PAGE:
Insights into architecture and the environment mark Charles III as a man ahead of his time | Comment

With the accession of Charles III to the throne, a third Carolean era opens. Never before has a monarch been so interested in the built environment, with opinions so clearly expressed.

Charles is well known for his interventions in a number of major planning decisions. He is said to have played a key role in blocking the RSHP’s Chelsea Barracks scheme. Many felt that it was not his role to do so.

As Duke of Cornwall he was also instrumental in the creation of Poundbury and Nansledan. These are two experiences of “New Urbanism”.

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Dismissed as nostalgic irrelevance by many, they actually represent serious attempts to address the challenges of urban growth, housing shortages and how to build new sustainable communities. They deserve a more serious response from an architecture and urban design establishment that generally has a poor track record in creating compelling new urbanism at scale.

Inevitably, much attention will be paid to the infamous 1984 “carbuncle speech” Charles gave at the RIBA’s 150th anniversary. In architectural folklore, this has become an unpardonable act of treason – he had, after all, been invited to celebrate the RIBA’s anniversary.

You wonder if, rather than being the architectural dinosaur he is sometimes portrayed, Charles was in many ways ahead of his time when it came to the built environment.

But reading today’s speech, what’s striking is how overwhelmingly it sounds. In fact, by the end you wonder if, rather than being the architectural dinosaur he is sometimes portrayed, Charles was not in many ways ahead of his time when it came to the built environment. The speech actually began by praising Charles Correa and, later, Edward Cullinan – just a few die-hard traditionalists.

The then Prince of Wales then ticked off a list of what could today be described as the accepted principles of sustainable town planning: speaking out against the destruction of historic townscapes; advocate the reuse of existing structures; promote accessibility; calling for community engagement; warning of horizons disfigured by “giant glass stumps”; arguing for the rediscovery of ornamentation (now roughly de rigueur even among the fiercest “modernists”) and, most uncontroversial of all, arguing for respect for historic street plans and housing typologies at the traditional scale.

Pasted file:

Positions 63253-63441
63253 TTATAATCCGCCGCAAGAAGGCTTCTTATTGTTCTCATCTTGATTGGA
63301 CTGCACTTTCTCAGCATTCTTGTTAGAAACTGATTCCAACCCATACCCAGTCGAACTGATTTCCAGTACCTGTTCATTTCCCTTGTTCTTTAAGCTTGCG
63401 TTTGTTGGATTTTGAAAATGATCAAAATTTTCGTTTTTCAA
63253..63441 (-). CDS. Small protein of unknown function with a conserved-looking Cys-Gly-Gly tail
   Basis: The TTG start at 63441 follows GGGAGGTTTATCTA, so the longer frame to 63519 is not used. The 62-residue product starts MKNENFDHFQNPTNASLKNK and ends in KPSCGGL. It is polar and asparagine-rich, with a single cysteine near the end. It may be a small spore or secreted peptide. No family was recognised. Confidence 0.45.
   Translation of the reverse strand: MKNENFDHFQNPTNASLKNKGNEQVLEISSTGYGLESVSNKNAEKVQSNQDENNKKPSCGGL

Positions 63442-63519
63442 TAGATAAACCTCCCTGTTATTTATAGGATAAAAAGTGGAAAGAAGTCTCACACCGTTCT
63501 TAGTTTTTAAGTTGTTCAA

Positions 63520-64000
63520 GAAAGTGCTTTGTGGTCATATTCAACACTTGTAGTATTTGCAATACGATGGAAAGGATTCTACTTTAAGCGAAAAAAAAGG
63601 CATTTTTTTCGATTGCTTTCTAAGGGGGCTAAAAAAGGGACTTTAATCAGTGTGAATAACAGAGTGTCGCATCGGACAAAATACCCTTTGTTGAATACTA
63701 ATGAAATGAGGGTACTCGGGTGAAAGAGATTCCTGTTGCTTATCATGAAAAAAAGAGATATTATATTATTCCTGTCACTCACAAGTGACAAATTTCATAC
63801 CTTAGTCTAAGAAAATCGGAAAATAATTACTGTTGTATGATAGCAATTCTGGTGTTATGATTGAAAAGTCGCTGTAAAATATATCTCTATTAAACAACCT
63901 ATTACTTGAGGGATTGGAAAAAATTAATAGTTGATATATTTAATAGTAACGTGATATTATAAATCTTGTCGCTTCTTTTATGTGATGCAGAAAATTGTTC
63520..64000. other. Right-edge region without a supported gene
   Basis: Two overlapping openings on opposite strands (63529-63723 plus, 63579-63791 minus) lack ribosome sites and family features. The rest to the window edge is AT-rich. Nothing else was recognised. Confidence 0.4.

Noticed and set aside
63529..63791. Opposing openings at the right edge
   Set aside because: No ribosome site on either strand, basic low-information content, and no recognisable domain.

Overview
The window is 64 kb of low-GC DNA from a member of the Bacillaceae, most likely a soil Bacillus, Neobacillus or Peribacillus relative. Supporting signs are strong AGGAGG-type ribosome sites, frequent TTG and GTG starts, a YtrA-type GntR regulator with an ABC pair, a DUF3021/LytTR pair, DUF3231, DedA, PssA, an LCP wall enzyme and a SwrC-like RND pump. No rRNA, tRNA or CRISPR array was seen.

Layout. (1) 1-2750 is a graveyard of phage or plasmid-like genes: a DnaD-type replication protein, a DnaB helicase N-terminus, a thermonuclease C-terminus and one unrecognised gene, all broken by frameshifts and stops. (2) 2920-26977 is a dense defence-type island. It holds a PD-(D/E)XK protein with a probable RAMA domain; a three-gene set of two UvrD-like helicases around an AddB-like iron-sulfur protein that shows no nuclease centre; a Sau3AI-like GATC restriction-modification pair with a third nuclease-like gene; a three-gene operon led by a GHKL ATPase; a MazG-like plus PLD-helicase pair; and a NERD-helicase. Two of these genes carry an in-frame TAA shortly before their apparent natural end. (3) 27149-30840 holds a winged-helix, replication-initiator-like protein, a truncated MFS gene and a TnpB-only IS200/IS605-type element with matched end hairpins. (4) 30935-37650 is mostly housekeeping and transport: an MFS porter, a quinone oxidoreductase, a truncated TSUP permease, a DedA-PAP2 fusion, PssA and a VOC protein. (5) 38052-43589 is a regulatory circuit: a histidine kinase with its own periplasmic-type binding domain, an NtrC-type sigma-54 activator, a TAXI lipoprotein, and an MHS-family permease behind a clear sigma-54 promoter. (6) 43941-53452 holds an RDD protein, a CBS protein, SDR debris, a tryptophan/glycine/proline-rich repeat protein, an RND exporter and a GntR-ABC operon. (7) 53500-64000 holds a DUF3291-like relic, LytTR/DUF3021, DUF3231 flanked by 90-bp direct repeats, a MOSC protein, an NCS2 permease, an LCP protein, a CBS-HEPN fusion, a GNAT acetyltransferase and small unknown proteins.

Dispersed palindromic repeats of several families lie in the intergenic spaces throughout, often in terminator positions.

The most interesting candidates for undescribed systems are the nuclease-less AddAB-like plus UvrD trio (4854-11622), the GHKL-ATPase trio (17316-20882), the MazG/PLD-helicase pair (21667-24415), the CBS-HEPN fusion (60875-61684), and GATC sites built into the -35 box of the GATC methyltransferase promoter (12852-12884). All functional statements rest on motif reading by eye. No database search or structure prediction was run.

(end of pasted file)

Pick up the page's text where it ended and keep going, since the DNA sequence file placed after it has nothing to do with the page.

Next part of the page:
Goldsmith Street ©Tim Crocker

The 2019 Stirling Prize for Goldsmith Street shows that the RIBA was only 35 years behind the curve on this last point.

To be fair, the real heart of the controversy was Charles’ attack on Ahrends, Burton and Koralek’s (ABK) proposed extension to the National Gallery – the famous “monstrous anthrax on the face of a much-loved friend and elegant”. But was Charles really wrong?

I am a big fan of ABK and the damage done to this practice by the speech was, by all accounts, devastating. But while I really like their JCR bar at Keble College, I can’t help but think that the National Gallery extension wasn’t ABK’s best work. It has that slightly lost, apologetic feel of late high modernism, when most architects frankly didn’t know which way to turn.

How much more resolutely “in its time” the complex and disorienting post-modernism of Venturi Scott Brown? A building that addresses the fundamental confusion at the heart of architecture at this time by throwing in (knowingly, of course) a bit of everything.

There are, however, many architects for whom Prince Charles remains an emotional trigger. The mere mention of its name can cause temperatures to skyrocket and cries of “pastiche” to fly. This from architects often in denial of how modernism itself became another historical style, which they just chose to return to and steal from.

On almost all substantive issues related to our cities and the environment, he is broadly right

Why then does Charles remain a figure of hatred for so many architects, when the potential for common ground with the profession appears so much greater than the actual differences?

Perhaps the real controversy was that as Prince of Wales he was not at all expected to express a critical point of view. This, despite the fact that he was merely articulating concerns that many members of the public (and perhaps a few architects) also shared. Don’t we all privately think that much of what is built by our profession is often pretty awful? And what does it say to us as architects if we can’t handle criticism and debate?

At a time when few public figures and virtually no one in frontline politics talk about architecture, I can’t help but feel that this was a missed opportunity that architecture and other allied professions did not have. never found a way to harness Charles’ passion for the built environment to our greatest advantage. On almost all substantive issues related to our cities and the environment, he is broadly correct.

Two-storey example - George Saumarez Smith and Adam Architecture in Poundbury

But the days when Charles could have been treated as an influential and vocal ally are now over. As king, Charles III will most likely remain silent on many of these issues.

He understands that as a monarch, his room to publicly express such opinions will be severely restricted. And now, rather than continuing to resent him for comments made almost 40 years ago, it may be time for the architectural profession to move on.

Ben Flatman is the architectural editor of Building

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